COCOBOD is optimistic of increasing yields in the next season
The Ghana Cocoa Board (COCOBOD) has signed a syndicated loan agreement of $1.3billion for the purchase of cocoa beans in the 2020/2021 crop season.
The Chief Executive Officer (CEO) of COCOBOD, Mr Joseph Aidoo, explained that Ghana would receive the money when the agreement is signed, adding that cocoa farmers are assured of receiving physical cash at all COCOBOD contracted agents’ sales points throughout the country when the season is opened in October 2020.
The loan agreement was signed on Tuesday, 29 September 2020.
Mr Aidoo, in an interview with Kwabena Ahwireng Martin of Hot/Fox FM, explained that a section of people, especially from the opposition National Democratic Congress (NDC), were of the view that “due to the outbreak of the COVID-19 pandemic, there wouldn’t be any means for COCOBOD to get or receive money to purchase the cocoa beans from farmers for the 2020/2021 season.”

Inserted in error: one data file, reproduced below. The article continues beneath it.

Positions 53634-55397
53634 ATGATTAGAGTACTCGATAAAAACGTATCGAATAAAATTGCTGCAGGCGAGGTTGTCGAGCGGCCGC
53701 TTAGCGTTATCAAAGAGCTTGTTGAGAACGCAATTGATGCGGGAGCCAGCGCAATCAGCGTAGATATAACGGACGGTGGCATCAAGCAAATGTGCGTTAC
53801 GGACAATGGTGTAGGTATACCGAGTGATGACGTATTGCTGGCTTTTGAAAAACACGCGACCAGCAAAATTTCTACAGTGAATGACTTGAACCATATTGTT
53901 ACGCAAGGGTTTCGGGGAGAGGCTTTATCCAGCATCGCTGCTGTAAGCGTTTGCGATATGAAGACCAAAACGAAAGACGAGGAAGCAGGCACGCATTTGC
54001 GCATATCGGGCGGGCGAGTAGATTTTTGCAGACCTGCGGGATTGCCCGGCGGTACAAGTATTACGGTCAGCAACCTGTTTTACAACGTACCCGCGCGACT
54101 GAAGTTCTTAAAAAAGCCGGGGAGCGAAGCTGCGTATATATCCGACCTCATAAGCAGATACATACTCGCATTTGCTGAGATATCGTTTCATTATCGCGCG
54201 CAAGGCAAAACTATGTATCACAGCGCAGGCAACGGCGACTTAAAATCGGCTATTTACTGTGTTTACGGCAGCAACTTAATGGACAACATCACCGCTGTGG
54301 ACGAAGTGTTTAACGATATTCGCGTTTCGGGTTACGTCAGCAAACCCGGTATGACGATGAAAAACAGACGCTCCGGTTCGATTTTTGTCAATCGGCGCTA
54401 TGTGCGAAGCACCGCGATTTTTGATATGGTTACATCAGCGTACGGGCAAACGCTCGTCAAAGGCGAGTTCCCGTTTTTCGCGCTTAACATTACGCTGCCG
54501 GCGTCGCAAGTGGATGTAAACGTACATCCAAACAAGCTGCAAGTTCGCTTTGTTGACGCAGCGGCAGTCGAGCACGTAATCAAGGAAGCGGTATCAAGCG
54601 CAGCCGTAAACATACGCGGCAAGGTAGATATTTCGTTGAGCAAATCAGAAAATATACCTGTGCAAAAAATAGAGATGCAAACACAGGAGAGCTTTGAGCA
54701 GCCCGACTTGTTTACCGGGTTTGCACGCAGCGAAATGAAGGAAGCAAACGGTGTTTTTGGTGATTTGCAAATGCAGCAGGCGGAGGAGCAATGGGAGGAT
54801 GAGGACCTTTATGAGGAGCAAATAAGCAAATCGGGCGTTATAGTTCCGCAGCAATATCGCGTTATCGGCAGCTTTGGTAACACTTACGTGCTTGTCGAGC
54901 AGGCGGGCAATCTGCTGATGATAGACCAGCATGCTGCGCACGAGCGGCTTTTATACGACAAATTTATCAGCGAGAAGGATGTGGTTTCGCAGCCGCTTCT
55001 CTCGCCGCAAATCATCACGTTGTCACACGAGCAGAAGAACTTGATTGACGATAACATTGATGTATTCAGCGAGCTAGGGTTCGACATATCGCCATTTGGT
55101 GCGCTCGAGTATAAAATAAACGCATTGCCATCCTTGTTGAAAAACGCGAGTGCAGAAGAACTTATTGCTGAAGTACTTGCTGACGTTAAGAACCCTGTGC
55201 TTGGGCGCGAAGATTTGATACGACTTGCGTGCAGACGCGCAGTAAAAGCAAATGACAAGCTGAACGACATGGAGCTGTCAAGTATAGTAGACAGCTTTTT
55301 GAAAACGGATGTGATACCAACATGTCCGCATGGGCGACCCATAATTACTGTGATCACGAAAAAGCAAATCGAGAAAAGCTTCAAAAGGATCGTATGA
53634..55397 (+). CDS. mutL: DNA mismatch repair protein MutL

“But due to the hard work of this government, led by President Akufo-Addo and the management of COCOBOD, and how credit-worthy COCOBOD stands, finally, the agreement has been signed today and the money would be received before the beginning of the season,” he said.
He further explained that COCOBOD is anticipating a boost of about 900,000 metric tonnes in Ghana’s cocoa production.
According to him, the boost will replace the highest record of about 800,000 metric tonnes.
Mr Aidoo expressed optimism that the measures put in place by the government, coupled with the scientific approach adopted by farmers in growing the crop, will lead to higher yields.
He mentioned some of those interventions as the regular pruning of cocoa trees, which allows them to bear more fruits and the decision by the government to give fertilisers to farmers directly.
These, he said, will also help to increase cocoa yield in the 2020/2021 season, which is expected to begin on 1 October 2020 and end on 30 September 2021.
In furtherance, Mr Aidoo stressed the need for the country to generate its own funds to purchase cocoa beans from farmers to reduce the high interest rate on loans.